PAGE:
Built in 1955, this Usonian-style home in Kewanee, IL, was designed by a Frank Lloyd Wright enthusiast named Philip B. Welch. In fact, Welch was such a devotee, he teamed up with "the father of modern architecture" on the iconic Walker House in Carmel, CA.
Wright's imprint can easily be seen in Welch's design of this four-bedroom, two-bathroom home. Located on a huge plot of land, the house recently hit the market for $499,000. The exterior displays an organic, angular shape, with walls of glass jutting out from the design. On the interior, there's a central fireplace, built-in bookshelves, and narrow hallways -- all hallmarks of Wright designs.
That the 2,355-square-foot home is set on 29 acres of wild, open land that includes a private lake adds up to plenty of privacy. A triangular-shaped, glass-enclosed space is perfect for celebrating the outdoors from a cozy indoor spot on overcast or chilly days. Skylights allow for an abundance of natural light to fill the house, including the kitchen.
"It's extremely different than all the other houses in Kewanee," says listing agent Matthew Kindred of Coldwell Banker Honig-Bell, about the housing stock in this Western Illinois town. "It really kind of feels like a Mid-Century Modern lodge."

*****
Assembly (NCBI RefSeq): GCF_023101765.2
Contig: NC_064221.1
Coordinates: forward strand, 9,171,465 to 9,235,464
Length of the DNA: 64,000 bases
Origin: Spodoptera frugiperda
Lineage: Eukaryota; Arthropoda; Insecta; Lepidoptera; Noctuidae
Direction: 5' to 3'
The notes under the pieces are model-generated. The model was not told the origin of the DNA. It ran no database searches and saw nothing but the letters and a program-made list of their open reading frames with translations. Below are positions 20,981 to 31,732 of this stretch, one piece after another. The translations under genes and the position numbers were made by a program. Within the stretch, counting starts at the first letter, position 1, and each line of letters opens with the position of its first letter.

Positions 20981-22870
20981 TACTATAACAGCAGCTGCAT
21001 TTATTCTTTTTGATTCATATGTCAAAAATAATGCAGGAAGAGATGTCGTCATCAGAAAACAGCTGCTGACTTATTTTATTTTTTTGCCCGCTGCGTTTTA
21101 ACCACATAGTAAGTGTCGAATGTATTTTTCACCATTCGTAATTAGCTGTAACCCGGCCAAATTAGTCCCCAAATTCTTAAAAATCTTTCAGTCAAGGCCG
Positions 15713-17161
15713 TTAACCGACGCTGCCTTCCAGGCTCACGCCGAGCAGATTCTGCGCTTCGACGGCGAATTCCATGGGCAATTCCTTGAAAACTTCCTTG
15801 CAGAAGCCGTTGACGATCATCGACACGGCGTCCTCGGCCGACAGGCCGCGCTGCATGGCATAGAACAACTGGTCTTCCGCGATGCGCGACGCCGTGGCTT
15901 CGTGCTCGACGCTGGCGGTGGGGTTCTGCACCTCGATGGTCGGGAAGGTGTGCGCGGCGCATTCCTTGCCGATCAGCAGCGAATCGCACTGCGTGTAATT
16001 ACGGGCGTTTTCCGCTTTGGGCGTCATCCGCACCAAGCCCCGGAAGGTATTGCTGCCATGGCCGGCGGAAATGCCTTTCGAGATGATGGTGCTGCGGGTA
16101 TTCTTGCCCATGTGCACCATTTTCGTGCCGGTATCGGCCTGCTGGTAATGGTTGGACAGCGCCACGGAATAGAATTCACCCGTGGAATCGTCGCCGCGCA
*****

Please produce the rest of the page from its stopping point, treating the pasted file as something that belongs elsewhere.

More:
This Usonian with an architectural pedigree is pricier than neighboring homes, many of which date to 1900 and list for between $75,000 and $100,000, on average.
Nature enthusiasts, he suspects, would welcome the opportunity to live here. "It seems like an appropriate place for somebody to have a second home, or a group of guys who wanted to use it as a hunting lodge where they can get their dose of rural living but have a neat architecturally styled home," says Kindred. Because the house is located just over a couple of hours south of Chicago, it may also entice city folks in search of a weekend retreat, he says.
Since its construction, the property has been in the hands of just one owner: a local family with a number of business ventures. The parents who oversaw the home's construction have since died, and their adult children are selling their childhood home because they no longer live in Kewanee.
"They're kind of an eclectic, fun family, and this house was a revolt against fancy living, and into organic living," says Mark Ferill, the home's co-listing agent.